Fantasy Sports: Fun or Gambling?
The New York Law Journal reports that a man is using New Jersey’s qui tam laws to sue “ESPN cable network, CBS and The Sporting News [on the grounds that they] are getting away with illegal gambling by hosting pay-to-play fantasy leagues, complete with big cash prizes and wide-screen TVs.” The distinction at issue is whether fantasy sports are games of chance or skill. According to the article fantasy sports are “a $1.5 billion industry with more than 15 million players.”
As I understand it, distinguishing between games of chance and skill is difficult in part because states vary in how they approach the question. Nonetheless Reed Smith Hall Dickler (a firm that specializes in marketing and sweepstakes law) offers these guidelines on what is an illegal lottery “a game or contest in which the outcome is determined by chance, the entry requires some form of consideration, and the winner is awarded a prize.” In the fantasy case the consideration seems clear enough and prizes are awarded according the complaint. The chance issue is a little harder to define. The article notes that some consider the endless analysis of the statistics (now allowed thanks to C.B.C. Distribution and Marketing v. Major League Baseball Advanced Media) skill.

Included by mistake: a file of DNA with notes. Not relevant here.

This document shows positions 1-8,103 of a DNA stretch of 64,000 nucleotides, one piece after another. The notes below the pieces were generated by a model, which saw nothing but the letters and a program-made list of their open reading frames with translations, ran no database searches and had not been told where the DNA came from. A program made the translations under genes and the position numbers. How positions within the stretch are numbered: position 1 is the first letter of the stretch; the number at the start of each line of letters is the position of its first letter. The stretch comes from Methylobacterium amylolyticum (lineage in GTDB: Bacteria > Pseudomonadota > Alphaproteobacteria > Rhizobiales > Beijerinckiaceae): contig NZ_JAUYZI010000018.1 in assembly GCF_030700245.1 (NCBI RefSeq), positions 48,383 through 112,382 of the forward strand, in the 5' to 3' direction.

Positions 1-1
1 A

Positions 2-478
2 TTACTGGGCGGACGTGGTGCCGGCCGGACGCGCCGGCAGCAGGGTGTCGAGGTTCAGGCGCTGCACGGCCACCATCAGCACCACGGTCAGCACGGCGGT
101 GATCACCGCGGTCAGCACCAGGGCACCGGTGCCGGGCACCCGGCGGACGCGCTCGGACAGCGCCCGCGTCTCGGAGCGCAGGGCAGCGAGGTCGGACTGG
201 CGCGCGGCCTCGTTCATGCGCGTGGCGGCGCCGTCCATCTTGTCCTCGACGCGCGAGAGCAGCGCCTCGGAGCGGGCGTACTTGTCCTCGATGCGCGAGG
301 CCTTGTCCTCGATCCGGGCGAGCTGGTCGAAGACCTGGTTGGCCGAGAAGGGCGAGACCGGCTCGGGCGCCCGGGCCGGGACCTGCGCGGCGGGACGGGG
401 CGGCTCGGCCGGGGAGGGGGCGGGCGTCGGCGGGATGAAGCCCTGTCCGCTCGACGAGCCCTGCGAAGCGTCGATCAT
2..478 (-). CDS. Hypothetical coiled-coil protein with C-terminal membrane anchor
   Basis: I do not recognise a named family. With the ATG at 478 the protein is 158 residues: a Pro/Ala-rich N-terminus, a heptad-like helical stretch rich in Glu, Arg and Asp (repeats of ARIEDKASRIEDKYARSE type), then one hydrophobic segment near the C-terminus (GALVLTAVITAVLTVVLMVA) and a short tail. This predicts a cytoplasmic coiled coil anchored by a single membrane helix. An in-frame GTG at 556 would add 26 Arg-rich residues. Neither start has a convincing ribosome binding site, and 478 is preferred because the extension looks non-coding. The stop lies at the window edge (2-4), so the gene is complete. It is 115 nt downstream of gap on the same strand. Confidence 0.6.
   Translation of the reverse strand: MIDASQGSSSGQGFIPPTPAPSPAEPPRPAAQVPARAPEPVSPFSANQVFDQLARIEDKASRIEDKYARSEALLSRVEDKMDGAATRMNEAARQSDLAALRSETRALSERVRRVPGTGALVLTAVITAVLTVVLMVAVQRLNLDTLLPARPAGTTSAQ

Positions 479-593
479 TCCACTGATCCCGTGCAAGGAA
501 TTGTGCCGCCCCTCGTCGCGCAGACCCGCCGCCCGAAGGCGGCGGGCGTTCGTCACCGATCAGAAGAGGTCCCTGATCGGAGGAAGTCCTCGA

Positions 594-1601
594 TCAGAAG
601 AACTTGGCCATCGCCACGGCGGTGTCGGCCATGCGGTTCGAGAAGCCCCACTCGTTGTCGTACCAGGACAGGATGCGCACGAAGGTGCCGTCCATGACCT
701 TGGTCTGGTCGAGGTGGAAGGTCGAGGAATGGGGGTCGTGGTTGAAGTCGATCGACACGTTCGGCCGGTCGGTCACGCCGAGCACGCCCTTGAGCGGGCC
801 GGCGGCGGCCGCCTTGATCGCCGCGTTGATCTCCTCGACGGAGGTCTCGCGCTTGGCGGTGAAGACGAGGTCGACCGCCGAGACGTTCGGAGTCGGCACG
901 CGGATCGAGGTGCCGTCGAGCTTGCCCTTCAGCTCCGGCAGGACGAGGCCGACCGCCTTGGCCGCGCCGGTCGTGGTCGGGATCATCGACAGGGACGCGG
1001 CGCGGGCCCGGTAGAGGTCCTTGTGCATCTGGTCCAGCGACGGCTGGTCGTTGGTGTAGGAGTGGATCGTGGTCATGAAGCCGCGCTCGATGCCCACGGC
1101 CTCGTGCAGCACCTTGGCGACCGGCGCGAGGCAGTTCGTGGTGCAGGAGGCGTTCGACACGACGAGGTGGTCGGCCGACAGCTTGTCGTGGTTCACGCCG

The Fantasy Sports Trade Association’s representative, Glen Colton, argues:
“I think that the premise that [a fantasy sport] is more chance than skill is simply wrong,” Colton said. “There are very large number of ways in which someone can skillfully and intellectually predict how a player is going to perform.”
For example, Colton said, a fantasy football player can study offensive coordinators’ techniques, evaluate who gets the ball more often — wide receivers or running backs — or study a quarterback’s performance.
All very nice but really isn’t that what people do when they study horse racing, football, baseball, etc. and bet? Plus according to Reed Smith Hall Dickler in at least one case predicting the outcome of a sporting event is an illegal lottery.
Of course in our world of let’s just change the law to make it fit this circumstance and ignore the possible inconsistencies (such as with offshore gambling prosecutions ) Mr. Colton noted “that a bill is pending in Congress that would declare fantasy sports a legal business, not gambling.”
And so in the words of Inspector Clouseau the problem may be sol-ved.